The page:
• Individualized education program (IEP)— this document is the foundation of special education and specifically describes the services to be provided to the student with a disability. The IEP includes a description of a student’s current level of educational performance, information on how his or her disability influences academic performance, and details needed adaptations and accommodations. This document also specifies the educational settings in which the student will receive instruction in the least restrictive environment, the learning goals and objectives that will be addressed within a targeted year, behavior management plan (if needed), transportation needs, and related services.
  • Least Restrictive Environment (LRE)— this indicates the educational settings in which a student with a disability receives special education services. The assumption is that all children will be educated alongside their peers without disabilities, to the greatest extent appropriate. It is only when it is determined that a student’s education cannot be achieved satisfactorily using supplemental aids and services in general classroom settings that alternative educational settings would be identified. At that time, the LRE might include special education services received part- or full-time in a resource room setting, a self-contained classroom setting, and/or community-based settings.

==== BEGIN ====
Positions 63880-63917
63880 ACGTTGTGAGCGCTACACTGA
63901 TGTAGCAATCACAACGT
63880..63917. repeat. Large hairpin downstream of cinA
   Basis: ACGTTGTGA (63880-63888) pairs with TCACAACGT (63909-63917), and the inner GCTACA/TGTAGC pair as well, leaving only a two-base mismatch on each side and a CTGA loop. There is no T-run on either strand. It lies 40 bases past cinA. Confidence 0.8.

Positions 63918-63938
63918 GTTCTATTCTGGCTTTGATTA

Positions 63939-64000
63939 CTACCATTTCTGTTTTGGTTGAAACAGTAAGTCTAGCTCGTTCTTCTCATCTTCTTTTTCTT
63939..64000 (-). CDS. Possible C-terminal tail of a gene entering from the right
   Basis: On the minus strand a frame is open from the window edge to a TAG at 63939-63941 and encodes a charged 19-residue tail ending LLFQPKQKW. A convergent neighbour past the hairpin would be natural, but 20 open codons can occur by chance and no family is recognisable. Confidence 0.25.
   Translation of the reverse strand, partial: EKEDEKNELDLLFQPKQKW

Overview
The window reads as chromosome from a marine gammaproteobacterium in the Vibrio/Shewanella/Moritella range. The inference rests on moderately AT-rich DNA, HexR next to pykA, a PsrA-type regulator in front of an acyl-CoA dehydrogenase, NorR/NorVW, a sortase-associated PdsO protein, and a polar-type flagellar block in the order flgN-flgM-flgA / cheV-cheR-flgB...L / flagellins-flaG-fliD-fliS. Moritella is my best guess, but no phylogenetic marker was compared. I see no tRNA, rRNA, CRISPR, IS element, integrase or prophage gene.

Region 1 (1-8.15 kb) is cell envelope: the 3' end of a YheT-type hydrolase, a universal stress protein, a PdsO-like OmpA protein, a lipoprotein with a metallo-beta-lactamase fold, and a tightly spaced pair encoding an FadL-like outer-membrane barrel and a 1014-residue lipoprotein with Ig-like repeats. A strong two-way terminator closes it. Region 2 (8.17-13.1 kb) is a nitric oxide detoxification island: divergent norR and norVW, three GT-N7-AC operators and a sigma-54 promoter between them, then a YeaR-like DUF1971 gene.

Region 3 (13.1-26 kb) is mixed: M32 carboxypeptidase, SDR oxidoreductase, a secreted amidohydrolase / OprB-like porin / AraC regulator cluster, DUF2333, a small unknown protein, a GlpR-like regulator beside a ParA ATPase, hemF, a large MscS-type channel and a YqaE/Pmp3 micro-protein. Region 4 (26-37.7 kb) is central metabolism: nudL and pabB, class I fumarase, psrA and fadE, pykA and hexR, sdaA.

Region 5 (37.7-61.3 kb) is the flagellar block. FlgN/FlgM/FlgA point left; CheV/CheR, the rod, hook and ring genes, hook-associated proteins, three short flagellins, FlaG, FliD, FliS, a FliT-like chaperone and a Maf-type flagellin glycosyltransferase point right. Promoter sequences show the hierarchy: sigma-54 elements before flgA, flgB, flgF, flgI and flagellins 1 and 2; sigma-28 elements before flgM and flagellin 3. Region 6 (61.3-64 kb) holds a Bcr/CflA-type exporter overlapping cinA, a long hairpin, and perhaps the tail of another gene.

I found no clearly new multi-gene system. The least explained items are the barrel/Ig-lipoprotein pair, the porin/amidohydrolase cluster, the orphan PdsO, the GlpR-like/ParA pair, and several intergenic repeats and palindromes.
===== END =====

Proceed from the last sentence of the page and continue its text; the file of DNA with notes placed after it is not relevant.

• Parent Participation— parents of a child with a disability must be a member of any group that makes decisions regarding the placement and LRE of their child. Parents have a right to notification of all meetings regarding their child’s placement, access to planning and evaluation materials, and notification of any planned evaluations. Both parents and students must be invited to attend IEP meetings.
  • Due Process Safeguards— these include the protections afforded to children and their parents under IDEA. Safeguards include: obtaining parental consent for all evaluations and educational placement decisions, confidentiality of all records relating to a child with a disability, independent student evaluation at public expense, and due process hearings when the school and parent may disagree.

  

Special Education Resources

LBUSD Resources – Special Education Parent Information:

https://www.lbschools.net/Departments/Special_Education/parent_info.cfm

  

LBUSD Parent’s Rights Handout: 

https://www.lbschools.net/Asset/Files/Special_Ed/SE-Parents-Rights-2017-EN.pdf

   

Long Beach Community Advisory Committee: 

https://www.lbschools.net/Departments/Special_Education/what-is-cac.cfm

 

Information On Learning Disabilities:

 

Mindshift Guide To Understanding Dyslexia:

 https://kqed-org-assets.s3-us-west-1.amazonaws.com/Mindshift-Guide-to-Understanding-Dyslexia.pdf

 

Learning & Thinking Differences: 

https://www.understood.org/pages/en/families/?_sp=e86267a4-a304-4775-aa56-874f9210f4c8.1596224129837

 

California Department of Education: 

California Department of Education information on Special Education law and procedures as well as links to related forms: 

https://www.dgs.ca.gov/OAH/Case-Types/Special-Education/Self-Help
 

California Dept. of Education List of Low-Cost or Free Attorneys & Advocates for Special Education 

https://www.dgs.ca.gov/OAH/Case-Types/Special-Education/Services/Page-Content/Special-Education-Services-List-Folder/Obtain-List-of-Low-Cost-or-Free-Attorneys-and-Advocates-for-Special-Education